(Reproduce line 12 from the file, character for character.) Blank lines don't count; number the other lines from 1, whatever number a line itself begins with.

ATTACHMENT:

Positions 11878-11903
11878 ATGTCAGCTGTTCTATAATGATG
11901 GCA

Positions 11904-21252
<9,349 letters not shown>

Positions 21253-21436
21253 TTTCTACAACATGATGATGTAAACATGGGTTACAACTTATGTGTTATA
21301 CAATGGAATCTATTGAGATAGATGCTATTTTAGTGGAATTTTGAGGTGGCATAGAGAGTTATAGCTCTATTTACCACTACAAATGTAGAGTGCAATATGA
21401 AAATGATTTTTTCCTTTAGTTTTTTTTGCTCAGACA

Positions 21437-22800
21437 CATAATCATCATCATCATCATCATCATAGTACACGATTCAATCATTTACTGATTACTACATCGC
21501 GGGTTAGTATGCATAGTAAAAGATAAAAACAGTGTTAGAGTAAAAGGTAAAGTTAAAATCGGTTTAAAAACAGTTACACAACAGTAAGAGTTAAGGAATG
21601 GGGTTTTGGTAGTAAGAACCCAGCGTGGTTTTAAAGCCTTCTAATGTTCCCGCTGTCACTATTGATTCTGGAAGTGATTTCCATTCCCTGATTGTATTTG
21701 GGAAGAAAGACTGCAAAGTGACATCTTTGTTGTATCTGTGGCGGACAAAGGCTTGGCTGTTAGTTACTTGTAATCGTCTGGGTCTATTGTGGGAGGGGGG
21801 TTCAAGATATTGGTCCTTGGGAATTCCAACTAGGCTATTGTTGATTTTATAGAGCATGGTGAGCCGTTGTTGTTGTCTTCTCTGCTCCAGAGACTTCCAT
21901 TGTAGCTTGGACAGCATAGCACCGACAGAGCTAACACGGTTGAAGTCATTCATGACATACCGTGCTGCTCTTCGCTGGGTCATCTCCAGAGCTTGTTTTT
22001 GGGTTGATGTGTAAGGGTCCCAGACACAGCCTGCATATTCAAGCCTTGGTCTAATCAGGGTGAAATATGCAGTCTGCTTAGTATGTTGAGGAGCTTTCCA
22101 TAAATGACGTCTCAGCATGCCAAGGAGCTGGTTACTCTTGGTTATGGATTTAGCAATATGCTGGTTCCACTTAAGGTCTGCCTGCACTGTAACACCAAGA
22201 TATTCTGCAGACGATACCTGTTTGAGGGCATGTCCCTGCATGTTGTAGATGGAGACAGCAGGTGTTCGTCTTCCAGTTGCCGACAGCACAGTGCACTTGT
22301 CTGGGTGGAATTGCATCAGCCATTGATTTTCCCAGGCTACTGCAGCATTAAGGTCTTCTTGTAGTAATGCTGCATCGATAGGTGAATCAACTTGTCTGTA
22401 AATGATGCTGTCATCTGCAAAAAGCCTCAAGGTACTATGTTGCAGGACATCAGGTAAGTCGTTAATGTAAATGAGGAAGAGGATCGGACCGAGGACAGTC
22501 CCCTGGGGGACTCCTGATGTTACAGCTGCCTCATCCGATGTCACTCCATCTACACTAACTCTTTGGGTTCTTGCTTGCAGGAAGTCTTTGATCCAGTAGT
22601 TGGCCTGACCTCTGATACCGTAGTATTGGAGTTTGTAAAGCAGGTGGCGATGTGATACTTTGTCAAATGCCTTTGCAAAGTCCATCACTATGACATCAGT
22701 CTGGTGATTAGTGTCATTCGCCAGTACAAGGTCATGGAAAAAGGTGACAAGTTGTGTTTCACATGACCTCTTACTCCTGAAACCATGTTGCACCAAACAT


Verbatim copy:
21501 GGGTTAGTATGCATAGTAAAAGATAAAAACAGTGTTAGAGTAAAAGGTAAAGTTAAAATCGGTTTAAAAACAGTTACACAACAGTAAGAGTTAAGGAATG